The latest in a long string of hot enterprise initial public offerings happened Wednesday morning: Gigamon.
It offered 6.75 million shares, with an initial price of $19 but investors pushed that up to over $23 almost the second its stock started trading. Shares are up about 35% now, at just under $26.
Gigamon makes technology that scans corporate and service provider networks to spot trouble before the network crashes. Its claim to fame is a product called GigaVUE, which can watch super high-speed networks (100Gb) in realtime without interfering with network traffic.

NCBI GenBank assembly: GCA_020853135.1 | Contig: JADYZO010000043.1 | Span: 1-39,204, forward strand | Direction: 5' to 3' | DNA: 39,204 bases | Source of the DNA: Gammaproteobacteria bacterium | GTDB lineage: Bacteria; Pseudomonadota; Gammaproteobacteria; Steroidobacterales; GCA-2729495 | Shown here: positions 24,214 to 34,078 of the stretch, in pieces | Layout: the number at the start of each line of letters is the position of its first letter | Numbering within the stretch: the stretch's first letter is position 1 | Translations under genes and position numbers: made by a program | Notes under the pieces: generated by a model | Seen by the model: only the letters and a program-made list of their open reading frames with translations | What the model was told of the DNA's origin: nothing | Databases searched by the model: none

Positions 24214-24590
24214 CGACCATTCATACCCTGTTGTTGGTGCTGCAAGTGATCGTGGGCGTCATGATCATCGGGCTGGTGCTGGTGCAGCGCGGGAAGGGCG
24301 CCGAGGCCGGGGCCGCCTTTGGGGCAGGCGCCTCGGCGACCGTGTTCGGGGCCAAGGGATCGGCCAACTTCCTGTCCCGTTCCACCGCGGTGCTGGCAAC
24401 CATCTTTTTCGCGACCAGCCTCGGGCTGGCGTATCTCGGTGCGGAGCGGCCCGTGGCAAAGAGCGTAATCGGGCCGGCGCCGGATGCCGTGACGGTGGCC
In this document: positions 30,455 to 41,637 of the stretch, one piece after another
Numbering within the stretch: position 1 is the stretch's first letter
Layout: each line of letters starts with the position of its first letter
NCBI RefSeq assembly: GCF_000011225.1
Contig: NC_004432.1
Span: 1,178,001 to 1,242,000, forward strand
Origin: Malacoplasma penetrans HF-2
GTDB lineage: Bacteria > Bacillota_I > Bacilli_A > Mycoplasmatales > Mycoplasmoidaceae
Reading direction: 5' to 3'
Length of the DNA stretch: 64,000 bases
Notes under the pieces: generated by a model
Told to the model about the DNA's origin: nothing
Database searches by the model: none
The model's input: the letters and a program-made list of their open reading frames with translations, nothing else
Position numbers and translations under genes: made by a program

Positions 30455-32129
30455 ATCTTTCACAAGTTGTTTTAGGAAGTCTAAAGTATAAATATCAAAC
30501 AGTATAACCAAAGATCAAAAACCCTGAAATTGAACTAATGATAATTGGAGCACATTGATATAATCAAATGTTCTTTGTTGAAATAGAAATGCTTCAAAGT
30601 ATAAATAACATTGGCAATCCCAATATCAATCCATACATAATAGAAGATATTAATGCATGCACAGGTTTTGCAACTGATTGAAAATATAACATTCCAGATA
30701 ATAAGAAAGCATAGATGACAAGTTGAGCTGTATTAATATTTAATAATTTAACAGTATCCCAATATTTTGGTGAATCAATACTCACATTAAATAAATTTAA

Gigamon’s IPO pop is a windfall for its cofounders: Patrick Leong and Thomas Cheung. Leong sold 260,000 shares for ~$6.2 million (assuming a mid-way price of $24/share). Cheung let go of 200,0o0, which gained him ~$4.8 million (at $24/share). And that’s just a fraction of what each cofounder is worth as of today. They each still hold over 2 million shares a piece, keeping 8.1% and 6.9% stakes, respectively.
The biggest winner of the day is venture capitalist investor Corey Mulloy, a partner at Highland Capital. His firm owns a 25% stake in Gigamon after selling 495,000 shares for about $11.9 million (at an estimated $24/share)
The company was aiming to net itself $80 million on the 4.5 million shares it sold on its $19 opening price. All around a good day for Gigamon.
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